Califf & Harper, P.C.

Califf & Harper, P.C. from Wheaton Illinois works as Administrative & Governmental Lawyers, Asset Protection Lawyers, Attorneys, Banking & Investment Lawyers, Collection Lawyers, Corporate Business Lawyers, and Corporate Finance & Securities Lawyers. Feel free to contact us at the following contact information.

123 West Front Street Suite 200 Wheaton Illinois, 60187
[Open in Maps]

(800)764-4999

(630)871-1347

www.califf.com

Specialties of Califf & Harper, P.C.:
  • Administrative & Governmental Lawyers
  • Asset Protection Lawyers
  • Attorneys
  • Banking & Investment Lawyers
  • Collection Lawyers
  • Corporate Business Lawyers
  • Corporate Finance & Securities Lawyers
Administrative & Governmental Lawyers: Administrative law is the body of law that governs the activities of administrative agencies of government. Government agency action can include rulemaking, adjudication, or the enforcement of a specific regulatory agenda. Administrative law is considered a branch of public law. As a body of law, administrative law deals with the decision-making of administrative units of government (for example, tribunals, boards or commissions) that are part of a national regulatory scheme in such areas as police law, international trade, manufacturing, the environment, taxation, broadcasting, immigration and transport. Administrative law expanded greatly during the twentieth century, as legislative bodies worldwide created more government agencies to regulate the social, economic and political spheres of human interaction.
Asset Protection Lawyers: Asset protection (sometimes also referred to as debtor-creditor law) is a set of legal techniques and a body of statutory and common law dealing with protecting assets of individuals and business entities from civil money judgments. The goal of asset protection planning is to insulate assets from claims of creditors without perjury or tax evasion.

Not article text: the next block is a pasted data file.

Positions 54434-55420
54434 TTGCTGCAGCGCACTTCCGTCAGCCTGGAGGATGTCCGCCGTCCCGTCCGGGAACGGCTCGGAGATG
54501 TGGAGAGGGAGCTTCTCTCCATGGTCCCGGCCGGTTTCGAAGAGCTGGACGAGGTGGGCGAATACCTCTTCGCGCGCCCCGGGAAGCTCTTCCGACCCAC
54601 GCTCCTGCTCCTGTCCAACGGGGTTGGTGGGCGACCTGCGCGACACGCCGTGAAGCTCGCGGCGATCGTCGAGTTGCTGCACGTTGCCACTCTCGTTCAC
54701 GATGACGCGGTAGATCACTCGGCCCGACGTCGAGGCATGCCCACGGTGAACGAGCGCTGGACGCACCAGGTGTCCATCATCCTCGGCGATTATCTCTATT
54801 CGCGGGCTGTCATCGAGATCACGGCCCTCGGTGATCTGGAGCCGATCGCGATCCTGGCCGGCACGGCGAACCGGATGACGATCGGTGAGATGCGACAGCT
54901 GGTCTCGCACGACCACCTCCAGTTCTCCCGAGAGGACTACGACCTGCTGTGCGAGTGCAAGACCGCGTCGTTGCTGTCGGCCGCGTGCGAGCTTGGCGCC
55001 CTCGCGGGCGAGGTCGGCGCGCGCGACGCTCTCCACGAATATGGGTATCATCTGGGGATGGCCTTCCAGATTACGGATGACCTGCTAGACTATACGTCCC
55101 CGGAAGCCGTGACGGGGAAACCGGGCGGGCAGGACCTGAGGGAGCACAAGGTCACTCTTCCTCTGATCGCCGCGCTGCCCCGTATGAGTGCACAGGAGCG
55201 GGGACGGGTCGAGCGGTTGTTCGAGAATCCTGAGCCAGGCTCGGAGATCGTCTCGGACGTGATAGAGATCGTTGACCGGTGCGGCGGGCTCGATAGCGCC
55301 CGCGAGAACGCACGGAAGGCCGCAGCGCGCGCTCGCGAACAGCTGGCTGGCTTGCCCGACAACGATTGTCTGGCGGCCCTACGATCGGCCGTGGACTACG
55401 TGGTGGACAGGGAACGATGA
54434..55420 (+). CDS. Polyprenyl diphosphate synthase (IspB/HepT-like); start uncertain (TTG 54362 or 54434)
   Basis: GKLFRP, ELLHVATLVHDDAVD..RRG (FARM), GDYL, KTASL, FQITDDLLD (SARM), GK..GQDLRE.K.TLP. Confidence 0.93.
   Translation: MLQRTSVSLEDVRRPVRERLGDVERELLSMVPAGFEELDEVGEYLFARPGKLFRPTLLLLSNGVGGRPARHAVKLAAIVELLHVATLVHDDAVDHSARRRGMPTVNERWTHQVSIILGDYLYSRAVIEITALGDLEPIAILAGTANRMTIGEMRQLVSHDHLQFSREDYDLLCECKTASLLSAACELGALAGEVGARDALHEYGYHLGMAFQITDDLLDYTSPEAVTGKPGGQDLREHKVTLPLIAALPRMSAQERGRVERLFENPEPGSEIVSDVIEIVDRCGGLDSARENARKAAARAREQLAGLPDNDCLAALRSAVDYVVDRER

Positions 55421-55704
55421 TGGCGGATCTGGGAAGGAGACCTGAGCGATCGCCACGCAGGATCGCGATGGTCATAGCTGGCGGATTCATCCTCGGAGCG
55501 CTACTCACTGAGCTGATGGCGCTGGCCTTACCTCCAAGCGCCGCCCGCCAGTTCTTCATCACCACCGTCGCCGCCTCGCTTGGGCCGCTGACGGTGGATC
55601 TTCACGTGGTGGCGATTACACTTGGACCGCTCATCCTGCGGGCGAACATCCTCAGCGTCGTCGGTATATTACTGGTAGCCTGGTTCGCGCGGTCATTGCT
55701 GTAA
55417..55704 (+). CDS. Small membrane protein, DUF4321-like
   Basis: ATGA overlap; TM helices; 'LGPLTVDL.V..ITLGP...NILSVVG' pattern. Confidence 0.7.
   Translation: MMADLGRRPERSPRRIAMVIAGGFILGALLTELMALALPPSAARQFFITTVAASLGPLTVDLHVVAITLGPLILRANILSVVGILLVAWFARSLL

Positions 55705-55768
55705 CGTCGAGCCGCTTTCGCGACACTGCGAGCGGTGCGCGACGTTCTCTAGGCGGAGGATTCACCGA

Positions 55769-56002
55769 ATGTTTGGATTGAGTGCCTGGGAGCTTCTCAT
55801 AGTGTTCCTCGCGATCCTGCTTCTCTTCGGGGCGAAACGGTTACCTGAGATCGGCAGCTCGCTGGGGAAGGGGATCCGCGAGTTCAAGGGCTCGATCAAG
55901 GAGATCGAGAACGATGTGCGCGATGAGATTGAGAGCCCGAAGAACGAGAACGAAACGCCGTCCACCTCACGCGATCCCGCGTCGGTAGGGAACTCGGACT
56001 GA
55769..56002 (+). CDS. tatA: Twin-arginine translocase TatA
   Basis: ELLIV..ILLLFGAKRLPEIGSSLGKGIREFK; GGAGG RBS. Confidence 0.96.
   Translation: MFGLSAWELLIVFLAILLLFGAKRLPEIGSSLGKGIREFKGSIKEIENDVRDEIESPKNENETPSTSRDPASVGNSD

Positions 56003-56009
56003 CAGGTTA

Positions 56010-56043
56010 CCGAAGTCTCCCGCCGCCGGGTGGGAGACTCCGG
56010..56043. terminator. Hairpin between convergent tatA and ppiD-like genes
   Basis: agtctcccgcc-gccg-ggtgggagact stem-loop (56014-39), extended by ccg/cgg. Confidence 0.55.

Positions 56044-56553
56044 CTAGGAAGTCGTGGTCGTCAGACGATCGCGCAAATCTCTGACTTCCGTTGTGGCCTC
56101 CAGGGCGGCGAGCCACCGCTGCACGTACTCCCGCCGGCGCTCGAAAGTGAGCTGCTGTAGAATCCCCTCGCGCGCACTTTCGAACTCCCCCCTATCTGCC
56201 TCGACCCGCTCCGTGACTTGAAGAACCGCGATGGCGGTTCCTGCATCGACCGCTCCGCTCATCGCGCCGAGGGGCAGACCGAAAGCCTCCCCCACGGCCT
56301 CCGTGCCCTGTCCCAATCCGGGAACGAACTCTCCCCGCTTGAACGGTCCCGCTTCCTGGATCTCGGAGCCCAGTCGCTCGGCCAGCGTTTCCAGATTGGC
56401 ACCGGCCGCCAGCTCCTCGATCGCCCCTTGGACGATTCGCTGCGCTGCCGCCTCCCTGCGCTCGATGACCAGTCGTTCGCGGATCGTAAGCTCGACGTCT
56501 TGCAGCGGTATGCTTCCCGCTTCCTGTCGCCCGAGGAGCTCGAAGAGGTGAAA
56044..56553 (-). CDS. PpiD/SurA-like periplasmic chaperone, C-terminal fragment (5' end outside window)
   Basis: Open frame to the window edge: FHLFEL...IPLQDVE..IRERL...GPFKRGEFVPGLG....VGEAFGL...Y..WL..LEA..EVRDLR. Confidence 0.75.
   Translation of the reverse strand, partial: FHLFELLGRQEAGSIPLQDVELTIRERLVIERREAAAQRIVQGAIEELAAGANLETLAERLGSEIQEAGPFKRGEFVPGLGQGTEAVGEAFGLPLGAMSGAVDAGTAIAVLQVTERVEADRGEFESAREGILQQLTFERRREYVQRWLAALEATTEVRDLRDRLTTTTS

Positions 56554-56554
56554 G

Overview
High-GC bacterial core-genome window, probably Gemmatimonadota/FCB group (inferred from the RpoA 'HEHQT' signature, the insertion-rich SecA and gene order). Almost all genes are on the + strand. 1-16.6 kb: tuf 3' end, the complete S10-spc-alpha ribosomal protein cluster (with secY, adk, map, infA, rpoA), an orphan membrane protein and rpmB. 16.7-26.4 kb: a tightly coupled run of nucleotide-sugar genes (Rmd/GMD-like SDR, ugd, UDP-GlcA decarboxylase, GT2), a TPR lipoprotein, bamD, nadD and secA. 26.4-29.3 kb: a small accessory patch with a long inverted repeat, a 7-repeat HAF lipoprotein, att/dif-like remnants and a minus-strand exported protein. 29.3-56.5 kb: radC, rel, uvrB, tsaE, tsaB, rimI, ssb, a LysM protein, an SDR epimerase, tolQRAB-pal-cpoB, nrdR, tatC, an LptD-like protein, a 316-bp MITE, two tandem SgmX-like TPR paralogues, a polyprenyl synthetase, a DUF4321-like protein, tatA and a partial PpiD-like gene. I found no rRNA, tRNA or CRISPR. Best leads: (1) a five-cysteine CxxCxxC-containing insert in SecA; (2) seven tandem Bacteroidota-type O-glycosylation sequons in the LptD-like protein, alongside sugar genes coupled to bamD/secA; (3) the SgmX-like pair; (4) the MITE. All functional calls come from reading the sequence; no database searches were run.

Attorneys: A lawyer is a person who practices law, as an advocate, barrister, attorney, counselor or solicitor or chartered legal executive. Working as a lawyer involves the practical application of abstract legal theories and knowledge to solve specific individualized problems, or to advance the interests of those who hire lawyers to perform legal services. The role of the lawyer varies greatly across legal jurisdictions, and so it can be treated here in only the most general terms.
Banking & Investment Lawyers: Despite a changing economy, investment banking and law remain popular career paths for ambitious young people. Both careers offer the chance to make a lot of money right out of school. Moreover, prestige and upward mobility, two additional defining characteristics, attract the best and brightest into both investment banking and law.
Collection Lawyers: Debt collection is the process of pursing payments of debts owed by individuals or businesses. An organization that specializes in debt collection is known as a collection agency or debt collector. Most collection agencies operate as agents of creditors and collect debts for a fee or percentage of the total amount owed. There are many types of collection agencies. First-party agencies are often subsidiaries of the original company the debt is owed to. Third-party agencies are separate companies contracted by a company to collect debts on their behalf for a fee. Debt buyers purchase the debt at a percentage of its value, then attempt to collect it. Each country has its own rules and regulations regarding them.
Corporate Business Lawyers: A corporate lawyer is also known as In-House Counsel, Staff Attorney, Deputy General Counsel, General Counsel and Chief Legal Officer. Their primary objective is to serve the interests of the corporation, not the owners of the business or the officers who run it. In addition to legal counsel, they may also be called upon to provide business advice. They may practice other areas of law concerning mergers and acquisitions, trademarks, tax law bankruptcy, employment, securities, real estate or international commercial law.

More links: